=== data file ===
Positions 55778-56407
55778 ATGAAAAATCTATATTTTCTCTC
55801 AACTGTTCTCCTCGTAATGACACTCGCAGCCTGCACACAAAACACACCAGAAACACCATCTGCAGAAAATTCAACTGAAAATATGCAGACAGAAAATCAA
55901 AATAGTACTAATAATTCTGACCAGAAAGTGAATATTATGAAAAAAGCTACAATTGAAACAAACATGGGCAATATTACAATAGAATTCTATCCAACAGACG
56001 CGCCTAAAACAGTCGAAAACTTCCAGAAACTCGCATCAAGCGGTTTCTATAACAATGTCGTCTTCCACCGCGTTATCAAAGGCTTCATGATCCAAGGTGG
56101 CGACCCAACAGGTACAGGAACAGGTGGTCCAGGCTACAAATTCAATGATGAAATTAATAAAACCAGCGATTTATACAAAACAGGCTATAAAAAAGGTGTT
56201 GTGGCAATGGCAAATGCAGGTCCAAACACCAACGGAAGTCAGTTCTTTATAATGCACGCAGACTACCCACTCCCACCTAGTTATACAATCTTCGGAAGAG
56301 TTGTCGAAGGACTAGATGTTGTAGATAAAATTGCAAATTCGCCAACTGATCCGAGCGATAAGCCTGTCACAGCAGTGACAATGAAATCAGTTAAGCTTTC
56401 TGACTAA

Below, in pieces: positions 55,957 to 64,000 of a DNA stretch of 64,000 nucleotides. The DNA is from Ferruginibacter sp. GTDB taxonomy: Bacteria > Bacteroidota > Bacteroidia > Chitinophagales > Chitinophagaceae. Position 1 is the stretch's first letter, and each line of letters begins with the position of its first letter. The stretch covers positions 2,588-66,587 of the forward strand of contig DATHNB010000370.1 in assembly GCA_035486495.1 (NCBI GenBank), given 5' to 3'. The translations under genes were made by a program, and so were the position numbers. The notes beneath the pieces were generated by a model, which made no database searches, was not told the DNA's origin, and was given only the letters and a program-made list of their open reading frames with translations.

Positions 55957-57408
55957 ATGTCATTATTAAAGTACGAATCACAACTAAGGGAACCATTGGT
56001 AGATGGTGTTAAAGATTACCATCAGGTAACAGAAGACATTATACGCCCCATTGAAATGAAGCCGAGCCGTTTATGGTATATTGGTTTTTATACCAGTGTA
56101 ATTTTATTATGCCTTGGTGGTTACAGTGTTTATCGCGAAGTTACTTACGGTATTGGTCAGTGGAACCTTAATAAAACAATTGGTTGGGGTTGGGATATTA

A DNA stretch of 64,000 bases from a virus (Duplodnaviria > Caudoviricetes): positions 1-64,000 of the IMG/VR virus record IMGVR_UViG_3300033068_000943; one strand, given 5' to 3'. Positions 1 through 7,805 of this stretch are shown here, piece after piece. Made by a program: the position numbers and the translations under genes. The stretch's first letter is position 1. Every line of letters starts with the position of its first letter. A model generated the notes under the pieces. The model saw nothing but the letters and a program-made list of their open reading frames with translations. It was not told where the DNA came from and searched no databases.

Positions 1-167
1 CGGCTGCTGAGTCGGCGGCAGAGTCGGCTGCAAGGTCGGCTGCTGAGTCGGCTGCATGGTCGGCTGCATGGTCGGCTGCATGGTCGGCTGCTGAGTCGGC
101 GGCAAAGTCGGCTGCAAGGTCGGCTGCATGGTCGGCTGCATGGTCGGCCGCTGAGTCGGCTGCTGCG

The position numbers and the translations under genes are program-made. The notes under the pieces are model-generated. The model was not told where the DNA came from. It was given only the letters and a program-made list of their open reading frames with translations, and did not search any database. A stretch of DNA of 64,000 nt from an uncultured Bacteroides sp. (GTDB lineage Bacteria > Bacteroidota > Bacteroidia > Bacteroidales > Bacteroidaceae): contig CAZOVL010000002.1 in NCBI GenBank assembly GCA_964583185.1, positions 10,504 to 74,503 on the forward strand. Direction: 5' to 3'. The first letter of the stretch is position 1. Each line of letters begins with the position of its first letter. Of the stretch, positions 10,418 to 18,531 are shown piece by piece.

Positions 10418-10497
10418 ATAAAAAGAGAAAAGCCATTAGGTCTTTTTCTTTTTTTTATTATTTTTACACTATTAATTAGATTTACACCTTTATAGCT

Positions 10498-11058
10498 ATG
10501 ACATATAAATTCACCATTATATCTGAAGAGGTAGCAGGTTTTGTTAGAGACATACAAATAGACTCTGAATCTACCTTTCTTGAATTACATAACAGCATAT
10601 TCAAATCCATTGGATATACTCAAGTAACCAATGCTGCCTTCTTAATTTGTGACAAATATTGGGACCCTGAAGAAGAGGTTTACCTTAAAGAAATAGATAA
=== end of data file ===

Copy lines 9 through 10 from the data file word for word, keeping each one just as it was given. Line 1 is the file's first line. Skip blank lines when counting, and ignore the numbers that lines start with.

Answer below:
56401 TGACTAA

Below, in pieces: positions 55,957 to 64,000 of a DNA stretch of 64,000 nucleotides. The DNA is from Ferruginibacter sp. GTDB taxonomy: Bacteria > Bacteroidota > Bacteroidia > Chitinophagales > Chitinophagaceae. Position 1 is the stretch's first letter, and each line of letters begins with the position of its first letter. The stretch covers positions 2,588-66,587 of the forward strand of contig DATHNB010000370.1 in assembly GCA_035486495.1 (NCBI GenBank), given 5' to 3'. The translations under genes were made by a program, and so were the position numbers. The notes beneath the pieces were generated by a model, which made no database searches, was not told the DNA's origin, and was given only the letters and a program-made list of their open reading frames with translations.